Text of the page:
Nest Protect, an internet-connected smoke and carbon-dioxide alarm, is back on store shelves two months after a design flaw triggered a halt of sales.
The problem was a feature called Nest Wave, which allowed homeowners to turn off the alarm temporarily by waving their arms in front of it. It was intended as a convenience — no standing on a chair and pulling out an alarm battery for scorched toast. But the company discovered the device could incorrectly interpret other nearby movements as a signal to shut off the alarm when homeowners didn’t mean to.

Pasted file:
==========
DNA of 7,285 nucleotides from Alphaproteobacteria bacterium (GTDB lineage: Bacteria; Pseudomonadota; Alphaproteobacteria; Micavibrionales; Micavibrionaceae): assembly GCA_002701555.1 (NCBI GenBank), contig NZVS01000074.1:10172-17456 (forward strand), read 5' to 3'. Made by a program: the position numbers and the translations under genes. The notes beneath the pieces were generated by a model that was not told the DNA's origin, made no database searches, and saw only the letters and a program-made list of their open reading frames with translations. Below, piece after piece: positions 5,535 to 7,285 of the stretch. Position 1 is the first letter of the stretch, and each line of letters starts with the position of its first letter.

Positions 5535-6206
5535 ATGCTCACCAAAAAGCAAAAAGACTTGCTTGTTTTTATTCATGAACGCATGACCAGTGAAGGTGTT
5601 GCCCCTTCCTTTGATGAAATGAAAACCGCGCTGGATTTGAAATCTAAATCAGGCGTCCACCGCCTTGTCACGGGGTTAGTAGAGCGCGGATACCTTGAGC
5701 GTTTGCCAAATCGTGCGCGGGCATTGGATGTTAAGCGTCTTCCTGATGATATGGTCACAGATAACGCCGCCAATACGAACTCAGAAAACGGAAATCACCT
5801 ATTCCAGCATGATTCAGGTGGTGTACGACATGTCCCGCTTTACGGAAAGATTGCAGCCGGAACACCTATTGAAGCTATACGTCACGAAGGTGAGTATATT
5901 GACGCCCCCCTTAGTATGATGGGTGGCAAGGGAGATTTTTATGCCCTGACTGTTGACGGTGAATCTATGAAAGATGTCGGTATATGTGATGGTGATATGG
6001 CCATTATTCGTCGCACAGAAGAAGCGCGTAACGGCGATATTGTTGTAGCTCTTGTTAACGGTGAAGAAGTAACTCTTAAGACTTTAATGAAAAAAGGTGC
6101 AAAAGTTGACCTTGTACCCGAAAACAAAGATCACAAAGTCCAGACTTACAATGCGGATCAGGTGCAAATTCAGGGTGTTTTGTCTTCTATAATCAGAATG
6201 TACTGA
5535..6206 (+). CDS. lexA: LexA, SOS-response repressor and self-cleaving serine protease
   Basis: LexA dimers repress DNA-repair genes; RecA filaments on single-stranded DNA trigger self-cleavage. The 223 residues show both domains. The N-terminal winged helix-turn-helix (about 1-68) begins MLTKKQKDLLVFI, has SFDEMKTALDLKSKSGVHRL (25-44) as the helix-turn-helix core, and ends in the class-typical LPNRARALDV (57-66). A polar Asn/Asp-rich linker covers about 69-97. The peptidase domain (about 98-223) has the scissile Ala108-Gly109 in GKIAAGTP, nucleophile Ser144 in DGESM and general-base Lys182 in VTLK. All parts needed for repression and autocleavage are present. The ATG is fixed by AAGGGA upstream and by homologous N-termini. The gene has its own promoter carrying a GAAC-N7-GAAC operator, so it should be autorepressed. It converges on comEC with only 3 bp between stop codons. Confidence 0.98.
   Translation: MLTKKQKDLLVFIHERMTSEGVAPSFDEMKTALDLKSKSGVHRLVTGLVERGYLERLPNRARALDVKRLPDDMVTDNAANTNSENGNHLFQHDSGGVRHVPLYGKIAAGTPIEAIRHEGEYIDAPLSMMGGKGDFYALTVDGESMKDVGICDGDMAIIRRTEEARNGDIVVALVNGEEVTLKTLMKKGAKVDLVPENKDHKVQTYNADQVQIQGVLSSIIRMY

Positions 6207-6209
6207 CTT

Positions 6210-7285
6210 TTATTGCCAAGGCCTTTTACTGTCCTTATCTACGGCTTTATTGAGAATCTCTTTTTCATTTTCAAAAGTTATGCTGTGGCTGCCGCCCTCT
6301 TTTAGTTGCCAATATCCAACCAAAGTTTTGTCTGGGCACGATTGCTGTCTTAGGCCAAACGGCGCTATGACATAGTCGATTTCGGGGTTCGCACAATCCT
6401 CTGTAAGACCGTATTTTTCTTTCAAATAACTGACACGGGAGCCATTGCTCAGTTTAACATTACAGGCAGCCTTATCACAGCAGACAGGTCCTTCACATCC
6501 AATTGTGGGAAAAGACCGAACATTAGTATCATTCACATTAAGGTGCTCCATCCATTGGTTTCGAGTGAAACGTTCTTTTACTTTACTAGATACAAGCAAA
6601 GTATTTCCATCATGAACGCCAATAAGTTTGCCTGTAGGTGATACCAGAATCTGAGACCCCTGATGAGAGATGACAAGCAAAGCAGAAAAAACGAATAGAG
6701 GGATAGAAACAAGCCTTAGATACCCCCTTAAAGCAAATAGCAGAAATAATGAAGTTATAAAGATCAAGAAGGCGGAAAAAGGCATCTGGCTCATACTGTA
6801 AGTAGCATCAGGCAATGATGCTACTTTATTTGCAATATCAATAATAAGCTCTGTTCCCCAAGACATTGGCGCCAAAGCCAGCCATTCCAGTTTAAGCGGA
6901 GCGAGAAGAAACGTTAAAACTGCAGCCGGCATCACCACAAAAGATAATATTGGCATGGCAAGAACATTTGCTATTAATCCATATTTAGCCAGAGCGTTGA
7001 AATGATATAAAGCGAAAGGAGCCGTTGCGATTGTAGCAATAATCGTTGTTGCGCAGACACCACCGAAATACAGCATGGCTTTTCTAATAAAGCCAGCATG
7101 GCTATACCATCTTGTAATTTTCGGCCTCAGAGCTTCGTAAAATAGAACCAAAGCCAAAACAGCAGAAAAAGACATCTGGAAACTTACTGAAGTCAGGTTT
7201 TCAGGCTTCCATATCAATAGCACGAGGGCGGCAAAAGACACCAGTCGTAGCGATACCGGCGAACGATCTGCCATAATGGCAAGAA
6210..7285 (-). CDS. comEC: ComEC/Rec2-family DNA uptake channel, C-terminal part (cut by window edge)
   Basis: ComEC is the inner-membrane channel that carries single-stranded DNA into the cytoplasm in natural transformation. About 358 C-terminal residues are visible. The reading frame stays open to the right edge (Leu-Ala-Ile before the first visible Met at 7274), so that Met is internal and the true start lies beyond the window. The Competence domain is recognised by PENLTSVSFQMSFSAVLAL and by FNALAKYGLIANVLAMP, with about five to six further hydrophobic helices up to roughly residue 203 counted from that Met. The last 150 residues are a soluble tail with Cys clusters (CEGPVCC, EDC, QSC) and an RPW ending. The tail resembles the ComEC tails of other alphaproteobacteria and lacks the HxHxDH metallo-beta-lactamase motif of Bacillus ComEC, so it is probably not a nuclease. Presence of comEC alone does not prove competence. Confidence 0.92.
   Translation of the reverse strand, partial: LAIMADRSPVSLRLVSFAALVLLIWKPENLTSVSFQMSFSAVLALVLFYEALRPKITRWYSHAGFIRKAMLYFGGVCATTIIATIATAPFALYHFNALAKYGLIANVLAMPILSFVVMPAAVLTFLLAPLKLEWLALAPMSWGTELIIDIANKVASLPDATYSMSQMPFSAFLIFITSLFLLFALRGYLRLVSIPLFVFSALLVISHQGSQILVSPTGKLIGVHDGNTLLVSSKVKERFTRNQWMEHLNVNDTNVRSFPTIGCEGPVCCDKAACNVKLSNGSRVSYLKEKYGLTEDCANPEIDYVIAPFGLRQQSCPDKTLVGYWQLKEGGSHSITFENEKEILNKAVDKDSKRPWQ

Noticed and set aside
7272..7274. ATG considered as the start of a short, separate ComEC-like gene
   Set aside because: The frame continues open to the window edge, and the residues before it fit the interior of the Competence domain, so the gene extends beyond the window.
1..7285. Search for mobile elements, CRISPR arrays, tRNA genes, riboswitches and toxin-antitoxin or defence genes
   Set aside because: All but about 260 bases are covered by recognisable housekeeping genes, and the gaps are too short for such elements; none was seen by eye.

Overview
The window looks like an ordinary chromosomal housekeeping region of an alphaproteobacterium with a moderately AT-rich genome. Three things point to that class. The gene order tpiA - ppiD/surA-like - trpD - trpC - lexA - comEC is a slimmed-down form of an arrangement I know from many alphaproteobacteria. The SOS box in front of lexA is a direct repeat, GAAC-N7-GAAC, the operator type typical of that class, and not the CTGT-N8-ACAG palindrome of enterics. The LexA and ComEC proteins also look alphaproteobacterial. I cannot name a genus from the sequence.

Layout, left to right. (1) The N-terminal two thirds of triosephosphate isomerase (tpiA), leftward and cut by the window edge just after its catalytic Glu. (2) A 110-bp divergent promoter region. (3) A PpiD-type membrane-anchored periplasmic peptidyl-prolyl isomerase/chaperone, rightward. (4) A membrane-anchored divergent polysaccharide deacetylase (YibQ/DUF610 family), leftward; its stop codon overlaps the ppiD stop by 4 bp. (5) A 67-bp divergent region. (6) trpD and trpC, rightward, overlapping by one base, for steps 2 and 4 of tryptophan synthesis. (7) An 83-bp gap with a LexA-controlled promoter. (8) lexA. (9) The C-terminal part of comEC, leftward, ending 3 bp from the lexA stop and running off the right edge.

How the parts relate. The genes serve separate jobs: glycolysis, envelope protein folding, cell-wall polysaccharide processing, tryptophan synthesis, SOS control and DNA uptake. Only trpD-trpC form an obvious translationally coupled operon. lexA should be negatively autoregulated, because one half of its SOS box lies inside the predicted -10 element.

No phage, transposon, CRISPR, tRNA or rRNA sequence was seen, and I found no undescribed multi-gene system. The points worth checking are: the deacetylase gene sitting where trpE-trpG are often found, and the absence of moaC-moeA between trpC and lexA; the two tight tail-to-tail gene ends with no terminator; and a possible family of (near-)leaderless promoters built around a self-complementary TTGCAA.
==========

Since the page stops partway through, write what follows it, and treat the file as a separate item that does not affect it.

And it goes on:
Nest Labs, purchased earlier this year by Google for $3.2 billion, announced on April 3 that it was halting sales of the device as it looked for a software fix for the glitch. The company apologized for the problem and offered refunds. It also deactivated the feature remotely on all devices that were connected to the internet.
The Consumer Products Safety Commission issued a recall for 440,000 of the devices on May 21 and instructed consumers to make sure their alarms got the electronic update via a wireless internet connection.
Now the Protect is back on sale, for $99 instead of $129, and without the wave feature. The company will be able to reactivate the feature remotely should engineers find a fix.